OAK PARK, Ill. -- By now, it's a well-known fact: the nation's younger generation is fatter than any before it, with 14 percent classified as obese or overweight.
Dana Jenkins was part of that statistic. An athletic but chubby kid much of his life, he weighed 212 pounds -- 150 percent his ideal body weight -- by the time he was 15.
Then he decided to do something about it. "I had to," says Dana, now 17 and a senior in high school. "It was time."
With the help of a nutritionist and his family, he changed his eating habits, started exercising more and has dropped 30 pounds over the last two years.
The method may sound tried, true -- and boring. But experts hope more young people will turn to healthier weight-loss methods, and ignore all the mixed messages about weight around them, from stick-thin models to "super-sized" fast food.
They say a multidisciplinary approach that gives young people and their parents access to teams of exercise therapists, child psychologists, doctors and nutritionists is proving most successful.
For some young people, it's a matter of avoiding serious health problems.
Going to hospitals
Researchers at the federal Centers for Disease Control say obesity-related child hospitalizations have increased at a "disturbing" rate in the past 20 years. Diabetes diagnoses have nearly doubled and sleep apnea related to childhood obesity is up fivefold.
Experts say the 14 percent obesity figure, which applies to children ages 6 through 19, represents a near-tripling of the number of severely overweight youth since the 1960s. They blame everything from young people's penchant for high-calorie snack foods and soft drinks to a more sedentary lifestyle encouraged by TV and computer games.
Busy parents -- who play a key role in helping their children lose weight -- also opt for quicker, high-calorie meals.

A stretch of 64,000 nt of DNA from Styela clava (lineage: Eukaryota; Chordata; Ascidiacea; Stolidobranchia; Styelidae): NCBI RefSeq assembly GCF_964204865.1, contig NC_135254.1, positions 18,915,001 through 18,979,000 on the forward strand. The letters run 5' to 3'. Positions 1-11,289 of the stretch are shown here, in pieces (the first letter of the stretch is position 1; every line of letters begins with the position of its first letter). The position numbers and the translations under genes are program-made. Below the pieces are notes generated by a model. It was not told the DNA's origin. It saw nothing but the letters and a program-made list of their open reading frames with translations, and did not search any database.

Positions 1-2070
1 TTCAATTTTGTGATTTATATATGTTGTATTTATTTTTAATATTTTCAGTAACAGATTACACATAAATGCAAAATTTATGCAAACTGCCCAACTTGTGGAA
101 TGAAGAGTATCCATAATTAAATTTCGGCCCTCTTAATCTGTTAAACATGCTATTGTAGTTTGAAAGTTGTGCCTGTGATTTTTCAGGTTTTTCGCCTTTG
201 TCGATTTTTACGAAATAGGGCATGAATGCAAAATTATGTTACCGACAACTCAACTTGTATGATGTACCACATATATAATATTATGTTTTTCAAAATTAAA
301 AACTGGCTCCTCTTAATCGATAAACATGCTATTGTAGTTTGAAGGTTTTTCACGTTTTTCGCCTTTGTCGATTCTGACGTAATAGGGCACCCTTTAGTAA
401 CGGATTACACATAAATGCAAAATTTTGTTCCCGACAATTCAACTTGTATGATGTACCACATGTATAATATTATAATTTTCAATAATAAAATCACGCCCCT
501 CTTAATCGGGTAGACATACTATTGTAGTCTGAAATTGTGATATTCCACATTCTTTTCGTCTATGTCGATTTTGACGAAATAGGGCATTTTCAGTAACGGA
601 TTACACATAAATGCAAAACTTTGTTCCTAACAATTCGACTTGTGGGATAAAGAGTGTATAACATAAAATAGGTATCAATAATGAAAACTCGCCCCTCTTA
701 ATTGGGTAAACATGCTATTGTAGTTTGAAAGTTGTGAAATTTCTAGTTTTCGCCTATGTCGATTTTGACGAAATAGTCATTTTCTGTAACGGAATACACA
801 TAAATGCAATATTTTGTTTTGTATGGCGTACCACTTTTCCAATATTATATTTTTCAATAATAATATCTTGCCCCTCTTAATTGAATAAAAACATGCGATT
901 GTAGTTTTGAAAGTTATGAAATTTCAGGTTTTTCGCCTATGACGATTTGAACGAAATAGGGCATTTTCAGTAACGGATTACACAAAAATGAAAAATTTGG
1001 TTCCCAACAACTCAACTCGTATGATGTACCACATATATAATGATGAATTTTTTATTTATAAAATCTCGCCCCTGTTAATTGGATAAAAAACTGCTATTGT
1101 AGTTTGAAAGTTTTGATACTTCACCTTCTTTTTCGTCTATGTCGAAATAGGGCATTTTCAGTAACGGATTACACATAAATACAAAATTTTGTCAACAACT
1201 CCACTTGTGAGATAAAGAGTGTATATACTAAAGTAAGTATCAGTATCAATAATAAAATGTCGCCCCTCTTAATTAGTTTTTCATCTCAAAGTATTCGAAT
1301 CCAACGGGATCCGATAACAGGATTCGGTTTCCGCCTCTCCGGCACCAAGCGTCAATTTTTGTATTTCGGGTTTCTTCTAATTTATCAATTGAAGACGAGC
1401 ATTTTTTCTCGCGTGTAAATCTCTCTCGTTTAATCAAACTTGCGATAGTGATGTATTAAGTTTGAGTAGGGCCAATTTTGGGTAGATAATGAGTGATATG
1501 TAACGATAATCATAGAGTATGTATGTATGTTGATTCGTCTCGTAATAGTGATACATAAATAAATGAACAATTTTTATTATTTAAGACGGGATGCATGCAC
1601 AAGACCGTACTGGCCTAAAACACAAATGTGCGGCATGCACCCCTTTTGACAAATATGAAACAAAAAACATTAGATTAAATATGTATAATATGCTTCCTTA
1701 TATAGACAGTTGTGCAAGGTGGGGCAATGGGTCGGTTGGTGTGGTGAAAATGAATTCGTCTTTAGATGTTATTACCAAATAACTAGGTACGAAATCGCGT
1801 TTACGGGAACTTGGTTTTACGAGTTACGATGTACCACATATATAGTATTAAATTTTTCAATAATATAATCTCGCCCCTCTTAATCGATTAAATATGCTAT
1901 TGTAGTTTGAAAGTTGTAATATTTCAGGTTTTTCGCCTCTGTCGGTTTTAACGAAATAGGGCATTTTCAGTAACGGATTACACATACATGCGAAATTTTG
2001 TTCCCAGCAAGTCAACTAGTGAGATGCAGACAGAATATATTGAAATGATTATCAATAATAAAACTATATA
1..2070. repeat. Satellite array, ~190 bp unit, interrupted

"It's 7 o'clock and everyone's hungry. It's a lot easier to order a pizza than to prepare a balanced meal," says Kelly Schloredt, a staff psychologist and research associate at Children's Hospital and Regional Medical Center in Seattle.
Schloredt, a member of the hospital's Child Obesity Action Team, helps "emotional eaters" -- those who turn to food when stressed or upset -- find other outlets for their problems.
For Dana, who lives in the Chicago suburb of Oak Park, spending too much time alone was part of the trouble.
"It was more of a habit," he says of snacking on chips and cookies, sometimes entire packages of them. "If I was bored, I'd find myself in the kitchen."
Another problem: He's allergic to most fresh fruits and vegetables. The hospital nutritionist helped him find alternatives -- crackers, cheese, canned peaches or fruit cocktail.
He started riding his bike more, drank more water and ate breakfast. He also worked out at the YMCA with his mother, Norma, who joined Weight Watchers and added more salads, rice and other low-calorie foods to family meals.
YMCAs across the country are noting the trend and adding fitness programs for teens -- part of a national movement to encourage young people to be more active.
President Bush has launched fitness initiatives for children, while former Surgeon General David Satcher has a national summit on child obesity planned for October in Washington.
Universities and corporate America are also getting involved
The University of North Texas is providing materials and leading discussion groups to give young people and their parents everyday tactics for eating healthier and exercising. It is working with 800 ninth-graders in Dallas schools, and researchers will track the results.
Sporting goods retailer The Sports Authority developed a free "Fitness Authority" exercise program for Boys & Girls Clubs nationwide.
Dana says losing weight has been an important boost to his self-image. He no longer hides beneath baggy clothes, and he's stopped avoiding the swimming pool.
And there's one other benefit his mother has noted.
"More girls are calling," she says, looking at Dana, who just smiles and blushes.